Blog

Tuesday, 30 October 2012

5 Reasons Why Patient Falls Should be Your Facility’s Top Priority


5 Reasons Why Patient Falls Should be Your Facility’s Top Priority


1.       Keeping patients safe from fall injuries is one of The Joint Commission’s Hospital Accreditation Standards

Initially a National Patient Safety Goal created by The Joint Commission, addressing and managing patients’ risk for falls became a Hospital Accreditation Standard in 2010.

Standard PC.01.02.08
The hospital addresses and manages the patient’s risk for falls.

This means that critical access hospitals must act in accordance with this standard, and facilities looking to become accredited by The Joint Commission must also satisfy these standards.

Patients often look to ratings, reviews, and accreditations when choosing a hospital for care. Meeting The Joint Commission’s Hospital Accreditation Standards gives patients peace of mind and helps ensure that hospitals are providing safe and effective care in accordance with nationally recognized standards.

2.       Falls from the hospital bed are associated with serious complications

Falls from the hospital bed can result in serious injuries including fractures, dislocations, and brain injuries. It should be a facility’s top priority to provide a patient with a safe environment and reduce the risk of falls and associated injuries.

A patient fall can also result in a loss of self-confidence, which can lead to uncertainty in a patient’s abilities and cause repeat falls. A patient may be unwilling to be active and mobile after a devastating fall, which can further increase the risk of repeated falls.

Patients who have experienced a fall in the past are 3 times more likely to experience future falls. By minimizing the initial risk, hospitals can prevent complications from injuries and self-confidence that can increase the prevalence of patient falls.

3.       Hospitals are no longer reimbursed by the Centers for Medicare and Medicaid for patient falls

As of October 1, 2008, the Centers for Medicare and Medicaid (CMS) has stopped reimbursing hospitals for the additional cost of care when treating a patient harmed by a Hospital Acquired Condition (HAC). Patient fall injuries including fractures, dislocations, and brain injuries are classified as reasonably preventable errors that will no longer be paid for by the CMS.

The average Medicare payment for the treatment of injuries from a patient fall was $24,962. Given the frequency of patient falls, this HAC could add up to hundreds of thousands of dollars in treatment costs alone for individual hospitals each year.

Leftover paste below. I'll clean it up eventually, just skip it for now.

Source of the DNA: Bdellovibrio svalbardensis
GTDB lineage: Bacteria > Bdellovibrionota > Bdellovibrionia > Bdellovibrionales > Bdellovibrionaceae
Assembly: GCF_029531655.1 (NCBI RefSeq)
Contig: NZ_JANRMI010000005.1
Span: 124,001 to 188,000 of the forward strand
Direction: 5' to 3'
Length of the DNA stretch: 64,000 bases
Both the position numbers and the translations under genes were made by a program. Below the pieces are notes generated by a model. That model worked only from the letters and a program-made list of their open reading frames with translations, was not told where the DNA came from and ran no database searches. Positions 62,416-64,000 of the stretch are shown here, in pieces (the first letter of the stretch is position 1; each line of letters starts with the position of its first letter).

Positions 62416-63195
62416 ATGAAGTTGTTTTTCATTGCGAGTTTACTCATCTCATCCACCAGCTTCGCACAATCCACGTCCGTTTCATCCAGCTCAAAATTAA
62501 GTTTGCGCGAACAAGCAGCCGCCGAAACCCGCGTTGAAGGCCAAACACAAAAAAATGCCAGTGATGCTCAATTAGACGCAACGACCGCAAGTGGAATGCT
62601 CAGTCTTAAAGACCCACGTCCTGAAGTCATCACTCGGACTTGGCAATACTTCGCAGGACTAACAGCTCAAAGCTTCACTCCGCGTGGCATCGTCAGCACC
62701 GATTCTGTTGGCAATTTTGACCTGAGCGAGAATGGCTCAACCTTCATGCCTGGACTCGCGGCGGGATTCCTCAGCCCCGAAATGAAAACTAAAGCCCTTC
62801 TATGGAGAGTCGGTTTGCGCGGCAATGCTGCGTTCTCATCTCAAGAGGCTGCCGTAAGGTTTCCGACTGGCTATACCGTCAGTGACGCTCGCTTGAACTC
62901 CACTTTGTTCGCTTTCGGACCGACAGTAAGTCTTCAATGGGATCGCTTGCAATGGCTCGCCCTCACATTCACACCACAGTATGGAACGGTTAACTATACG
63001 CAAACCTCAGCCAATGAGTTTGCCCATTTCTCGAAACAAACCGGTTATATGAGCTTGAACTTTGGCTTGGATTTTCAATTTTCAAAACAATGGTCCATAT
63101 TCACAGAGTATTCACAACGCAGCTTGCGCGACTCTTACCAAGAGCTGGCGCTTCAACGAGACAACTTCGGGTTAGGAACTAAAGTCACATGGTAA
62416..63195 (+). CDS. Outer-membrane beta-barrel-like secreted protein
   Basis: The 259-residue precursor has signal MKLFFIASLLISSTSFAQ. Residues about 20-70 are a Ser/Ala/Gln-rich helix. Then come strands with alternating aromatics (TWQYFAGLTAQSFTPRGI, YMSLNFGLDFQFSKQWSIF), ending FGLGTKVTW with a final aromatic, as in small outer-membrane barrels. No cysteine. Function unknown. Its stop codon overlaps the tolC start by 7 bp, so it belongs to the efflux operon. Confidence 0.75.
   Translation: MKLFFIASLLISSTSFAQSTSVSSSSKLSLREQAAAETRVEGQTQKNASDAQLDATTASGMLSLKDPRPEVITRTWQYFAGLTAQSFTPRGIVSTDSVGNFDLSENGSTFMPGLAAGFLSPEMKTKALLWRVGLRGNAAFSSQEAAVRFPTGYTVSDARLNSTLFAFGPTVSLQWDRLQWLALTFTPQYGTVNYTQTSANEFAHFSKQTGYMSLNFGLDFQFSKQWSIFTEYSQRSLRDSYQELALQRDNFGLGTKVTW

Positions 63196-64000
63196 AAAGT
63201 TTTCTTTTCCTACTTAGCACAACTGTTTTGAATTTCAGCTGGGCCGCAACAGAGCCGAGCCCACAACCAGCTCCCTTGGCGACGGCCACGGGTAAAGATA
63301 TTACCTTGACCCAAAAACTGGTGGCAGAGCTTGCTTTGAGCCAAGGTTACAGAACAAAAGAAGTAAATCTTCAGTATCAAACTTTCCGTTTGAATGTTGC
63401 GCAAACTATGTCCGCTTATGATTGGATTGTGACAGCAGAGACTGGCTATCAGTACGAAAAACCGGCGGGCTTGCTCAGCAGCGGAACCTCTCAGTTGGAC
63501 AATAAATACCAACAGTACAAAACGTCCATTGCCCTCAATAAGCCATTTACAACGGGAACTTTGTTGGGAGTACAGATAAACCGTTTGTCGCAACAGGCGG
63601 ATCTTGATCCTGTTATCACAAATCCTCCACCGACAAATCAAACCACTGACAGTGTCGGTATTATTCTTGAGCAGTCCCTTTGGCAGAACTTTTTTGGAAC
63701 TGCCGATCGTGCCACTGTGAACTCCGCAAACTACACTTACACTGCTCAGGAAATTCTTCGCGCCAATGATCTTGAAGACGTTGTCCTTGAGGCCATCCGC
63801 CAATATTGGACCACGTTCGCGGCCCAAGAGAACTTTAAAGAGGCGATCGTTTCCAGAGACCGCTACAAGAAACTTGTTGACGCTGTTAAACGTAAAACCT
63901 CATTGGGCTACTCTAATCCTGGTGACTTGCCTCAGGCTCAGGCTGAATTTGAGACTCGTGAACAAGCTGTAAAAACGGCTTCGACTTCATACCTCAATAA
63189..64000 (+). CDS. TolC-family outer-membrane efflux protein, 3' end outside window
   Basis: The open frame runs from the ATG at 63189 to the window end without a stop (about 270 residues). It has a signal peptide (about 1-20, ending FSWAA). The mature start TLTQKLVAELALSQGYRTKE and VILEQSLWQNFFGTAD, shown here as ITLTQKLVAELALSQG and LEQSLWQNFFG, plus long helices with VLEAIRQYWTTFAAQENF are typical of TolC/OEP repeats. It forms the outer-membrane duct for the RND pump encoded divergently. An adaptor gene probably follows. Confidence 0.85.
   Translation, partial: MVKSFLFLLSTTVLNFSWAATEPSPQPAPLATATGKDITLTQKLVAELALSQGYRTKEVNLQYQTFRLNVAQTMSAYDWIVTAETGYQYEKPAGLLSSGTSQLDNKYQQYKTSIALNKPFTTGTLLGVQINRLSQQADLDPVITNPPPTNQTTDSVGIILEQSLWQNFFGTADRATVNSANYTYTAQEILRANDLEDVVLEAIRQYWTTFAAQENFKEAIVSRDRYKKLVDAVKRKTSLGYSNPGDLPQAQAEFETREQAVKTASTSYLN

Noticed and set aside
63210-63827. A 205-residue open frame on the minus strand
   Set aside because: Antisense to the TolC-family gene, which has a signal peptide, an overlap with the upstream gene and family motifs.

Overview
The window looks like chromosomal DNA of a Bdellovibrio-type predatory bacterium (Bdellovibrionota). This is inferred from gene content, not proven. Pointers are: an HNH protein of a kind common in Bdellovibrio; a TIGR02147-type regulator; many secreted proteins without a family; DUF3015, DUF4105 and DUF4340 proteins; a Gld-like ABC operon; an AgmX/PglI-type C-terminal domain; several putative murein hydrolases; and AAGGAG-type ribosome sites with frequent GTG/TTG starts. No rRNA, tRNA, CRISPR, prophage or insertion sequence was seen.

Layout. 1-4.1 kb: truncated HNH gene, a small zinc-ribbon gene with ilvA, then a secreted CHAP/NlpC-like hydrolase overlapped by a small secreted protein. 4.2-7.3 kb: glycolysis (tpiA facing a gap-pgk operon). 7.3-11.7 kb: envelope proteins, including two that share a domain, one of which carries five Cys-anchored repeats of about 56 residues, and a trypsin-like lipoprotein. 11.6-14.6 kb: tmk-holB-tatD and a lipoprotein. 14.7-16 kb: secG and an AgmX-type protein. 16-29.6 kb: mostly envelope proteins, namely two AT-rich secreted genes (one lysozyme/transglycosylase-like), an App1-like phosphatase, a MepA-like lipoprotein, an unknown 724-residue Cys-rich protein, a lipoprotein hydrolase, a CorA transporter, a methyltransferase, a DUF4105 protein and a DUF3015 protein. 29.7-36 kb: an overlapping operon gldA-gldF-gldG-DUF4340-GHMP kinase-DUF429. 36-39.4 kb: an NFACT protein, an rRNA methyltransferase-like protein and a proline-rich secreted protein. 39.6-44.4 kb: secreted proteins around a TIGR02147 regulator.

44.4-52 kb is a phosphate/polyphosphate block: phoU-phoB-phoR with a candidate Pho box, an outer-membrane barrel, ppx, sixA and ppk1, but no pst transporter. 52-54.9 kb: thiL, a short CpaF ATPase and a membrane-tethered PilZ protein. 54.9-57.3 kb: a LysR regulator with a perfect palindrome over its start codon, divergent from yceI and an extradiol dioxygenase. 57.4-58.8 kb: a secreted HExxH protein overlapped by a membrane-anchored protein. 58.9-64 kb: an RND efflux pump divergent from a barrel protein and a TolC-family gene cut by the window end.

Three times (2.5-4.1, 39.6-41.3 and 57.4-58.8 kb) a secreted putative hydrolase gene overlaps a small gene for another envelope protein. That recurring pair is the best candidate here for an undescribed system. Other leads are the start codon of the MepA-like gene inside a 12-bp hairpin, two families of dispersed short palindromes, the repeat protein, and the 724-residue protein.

Reducing the rate of falls in your facility could not only save millions of dollars over the span of a decade, but it will improve patient safety throughout your facility.

4.       Patients who fall stay in the hospital longer

Patient falls are the most common Hospital Acquired Condition in the United States, accounting for 75% of all inpatient incidents. On average, patients who experience a fall in the hospital are treated for 12.3 days longer than patients who did not experience a fall.

By reducing the number of falls that occur in the hospital, patient turnover can increase. Not only do hospital-acquired falls cost hospitals money, but treating patients who have experienced falls reduces bed availability. Hospitals can improve efficiency and reduce patient wait times by implementing fall reduction strategies and creating a safer environment for patients.

5.       Seniors are more likely to experience falls

Today, 1 in 5 senior patients are expected to experience a fall in a hospital setting. By 2030, it is expected that seniors will account for over 50% of all hospital admissions and will occupy 59% of available hospital beds. Consequently, more seniors in the hospital means more falls will occur in the hospital setting.

Every year, millions of baby boomers are turning 65 and become part of the prime demographic of falls. Creating strategies to minimize the risk of patient falls today will help reduce the number of expected senior falls in the future.

http://www.jcrinc.com/common/PDFs/fpdfs/pubs/pdfs/JCReqs/JCP-12-09-S6.pdf

CHG Hospital Beds specializes in low hospital beds that are designed to prevent patient falls and related injuries within acute care environments. We are focused on patient and nurse safety and deliver innovative solutions to meet the needs of our customers.

Subscribe to the CHG Hospital Beds weekly blog!

Labels: , , , , ,


4 Comments:

At 9 November 2012 at 22:01 , Blogger anay said...
I have read a couple of the posts on your website now, and I really like your style of blogging. I added it to my favorites internet site list and will be checking back soon. Please visit my website also and let me know your opinion.

Adjustable Bed  
At 13 November 2012 at 10:05 , Blogger CHG Hospital Beds said...
Good Morning Anay,

We appreciate your comment! Thank you for adding us to your favourites! Be sure to let us know if there is any topics you are specifically interested in and we can try to cover them down the road. Enjoy your day and thanks again!  
At 14 December 2012 at 21:05 , Blogger Mae Kristine Rana said...
Thank you for posting such article. It's great to see such eye opening post.There are still many things to learn and more surprises to come.



hospital bed  
At 21 December 2012 at 20:44 , Blogger Mae Kristine Rana said...
Since you can get from this site, there are a lot of great information. You are a great asset to the team. You write great.





hospital beds  

Post a Comment

Subscribe to Post Comments [Atom]

<< Home